The King and I at New Wimbledon Theatre

The King and I is a classic musical that I feel like all musical theatre nerds watched in their childhood, not me. I have managed to get to my 3*cough* years of age and managed to get through life never seeing the film or stage show. Luckily with its tour stopping at New Wimbledon Theatre I managed to put this right.

The King and I tell of Anna, a widow, who arrives in Siam with her son to teach the King’s children. Throughout the show Anna not only teaches English to the children and his wives but also becomes a friend and confidant to many of them. She is unafraid to stand up to the King and in particular with her views on feminism and how respect should be paid to the King but in doing so earns his trust and friendship. The musical is based on the novel Anna and the King of Siam, which in turn is based upon the memoirs of Anna Leonowens, a governess to the King’s children in the early 1860’s. There is much in the show that perhaps they get away with due to the fact that does have some truth in the matter, although many historians now question the accuracy of Leonowen’s memoirs let alone the fictionalised spin on the musical.

The success of this show hugely depends on the casting of Anna and the King of Siam. Luckily this production gets it spot on. Anna is played by Helen George and Darren Lee takes on the King of Siam. Lee plays this role to utter perfection, with a cheeky glint in his eye and a convincing portrayal of a man trying to do his best whilst battling with tradition. The audience instantly warm to him and as a consequence you will Anna and The King’s unlikely relationship to succeed. Helen George as Anna has huge vocal demands placed upon her and whilst her acting skills are well renown less is known about her singing ability. George displayed a classical legit musical theatre voice that made it clear that her singing prowess is just as impressive as her acting chops. One thing I had not expected from The King and I was to laugh so much. George and Lee frequently had me laughing out loud at unexpected moments but then were easily able to take the audience from those moments filled with laughter through to the more tender and tear inducing ending.

The rest of the cast were equally as strong as George and Lee. Cezarah Bonner as Lad Thang came across with incredible poise and as a woman who was able to influence the King but in very different ways to Anna. The young lovers of Tuptim and Lun Tha were played by Marienella Phillips and Dean John-Wilson who sang their duet ‘We Kiss In A Shadow’ beautifully. Phillips starring moment for me however was her narration of ‘The Small House of Uncle Thomas,’ and what followed for her. I should also mention the talented children that make up the royal children in the show as well as Anna’s son Louis. All of the children very much had their own personality and this was maintained, not only throughout their introduction during the ‘March of the Royal Siamese Children,’ but throughout the rest of the show.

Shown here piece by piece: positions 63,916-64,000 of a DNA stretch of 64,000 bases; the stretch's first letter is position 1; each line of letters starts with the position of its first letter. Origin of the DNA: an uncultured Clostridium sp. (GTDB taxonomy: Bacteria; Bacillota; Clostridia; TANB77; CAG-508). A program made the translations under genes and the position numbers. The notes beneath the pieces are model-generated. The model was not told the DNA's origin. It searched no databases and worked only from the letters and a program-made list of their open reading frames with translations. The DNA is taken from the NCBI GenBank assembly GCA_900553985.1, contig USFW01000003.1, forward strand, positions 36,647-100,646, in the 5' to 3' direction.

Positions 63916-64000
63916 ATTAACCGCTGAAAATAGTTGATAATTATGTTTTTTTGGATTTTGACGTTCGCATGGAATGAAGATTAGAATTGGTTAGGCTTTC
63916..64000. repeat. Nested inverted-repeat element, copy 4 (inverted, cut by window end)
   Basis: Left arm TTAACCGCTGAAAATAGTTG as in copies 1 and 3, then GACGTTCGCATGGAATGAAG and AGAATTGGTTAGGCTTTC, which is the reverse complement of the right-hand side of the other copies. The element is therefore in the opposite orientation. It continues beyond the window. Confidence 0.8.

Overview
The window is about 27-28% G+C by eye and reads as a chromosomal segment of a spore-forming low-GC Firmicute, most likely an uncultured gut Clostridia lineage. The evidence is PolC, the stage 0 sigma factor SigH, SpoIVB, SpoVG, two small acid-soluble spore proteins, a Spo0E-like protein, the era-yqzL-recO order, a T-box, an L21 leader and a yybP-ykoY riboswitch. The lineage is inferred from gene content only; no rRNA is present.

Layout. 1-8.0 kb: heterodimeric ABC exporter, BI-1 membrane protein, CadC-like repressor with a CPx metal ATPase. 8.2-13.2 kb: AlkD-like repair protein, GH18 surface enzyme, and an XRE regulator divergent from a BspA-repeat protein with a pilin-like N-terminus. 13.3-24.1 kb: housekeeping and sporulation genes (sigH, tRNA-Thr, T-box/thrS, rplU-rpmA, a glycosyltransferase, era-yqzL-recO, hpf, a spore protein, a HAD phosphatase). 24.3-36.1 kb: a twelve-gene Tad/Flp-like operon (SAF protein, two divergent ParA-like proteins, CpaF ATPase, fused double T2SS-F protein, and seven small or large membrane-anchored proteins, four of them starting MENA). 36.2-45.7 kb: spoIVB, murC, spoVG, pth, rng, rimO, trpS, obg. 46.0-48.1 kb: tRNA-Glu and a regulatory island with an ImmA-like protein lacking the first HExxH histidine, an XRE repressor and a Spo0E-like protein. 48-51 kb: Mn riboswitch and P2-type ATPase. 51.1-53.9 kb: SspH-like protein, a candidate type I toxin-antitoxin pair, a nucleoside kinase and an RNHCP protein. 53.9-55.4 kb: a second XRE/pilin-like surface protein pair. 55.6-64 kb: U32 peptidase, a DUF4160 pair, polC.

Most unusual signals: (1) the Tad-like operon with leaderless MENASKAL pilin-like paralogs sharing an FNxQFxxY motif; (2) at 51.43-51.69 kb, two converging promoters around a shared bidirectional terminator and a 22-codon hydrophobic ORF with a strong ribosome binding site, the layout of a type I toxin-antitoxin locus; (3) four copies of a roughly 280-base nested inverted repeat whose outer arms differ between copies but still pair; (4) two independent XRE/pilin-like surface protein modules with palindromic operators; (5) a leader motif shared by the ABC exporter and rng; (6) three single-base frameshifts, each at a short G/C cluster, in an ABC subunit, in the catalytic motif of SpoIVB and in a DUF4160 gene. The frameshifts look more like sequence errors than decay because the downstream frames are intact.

The show itself is full of wonderful songs that even if you don’t know the musical well you will know the music, including ‘Getting To Know You,’ which was utterly joyful with the young cast on stage, ‘I Whistle A Happy Tune,’ which sets the high bar for the rest of the show and finally ‘ Shall We Dance?’ which was simply one of the highlights of the evening. These iconic songs by Rogers and Hammerstein as well as the songs I discovered throughout the show were done justice by an orchestra of 11. It is unusual in touring productions to have an orchestra of this size but this production would not have been the same without them. From the moment they struck up the overture the audience was transported back to the days of golden musicals and their playing during the whole show but in particular during the ballet number, was nothing short of sublime.

The set by Michael Yeargan was perfect for this show, from the initial reveal of Anna’s boat she was arriving on, through to the columns of the Royal Palace. It consistently helped create a sense of place but was fluid enough to ensure that the pace of the show could flow. Costume design by Catherine Zuber was equally as wonderful, everything from Anna’s large hoop dresses through to the colourful contrasting dresses worn by the King’s Wives, helping highlight their differences even further.

This production of The King and I demonstrates just why not all classic musicals need reinventing. The King and I brings together this classic story with sumptuous sets and costume, a sublime orchestra and a cast full of stars.

The King and I is currently touring. You can find out more about the show and where it is touring to on its website.

If you like this review you might also like my review of The Cher Show, The Commitments and Sister Act.

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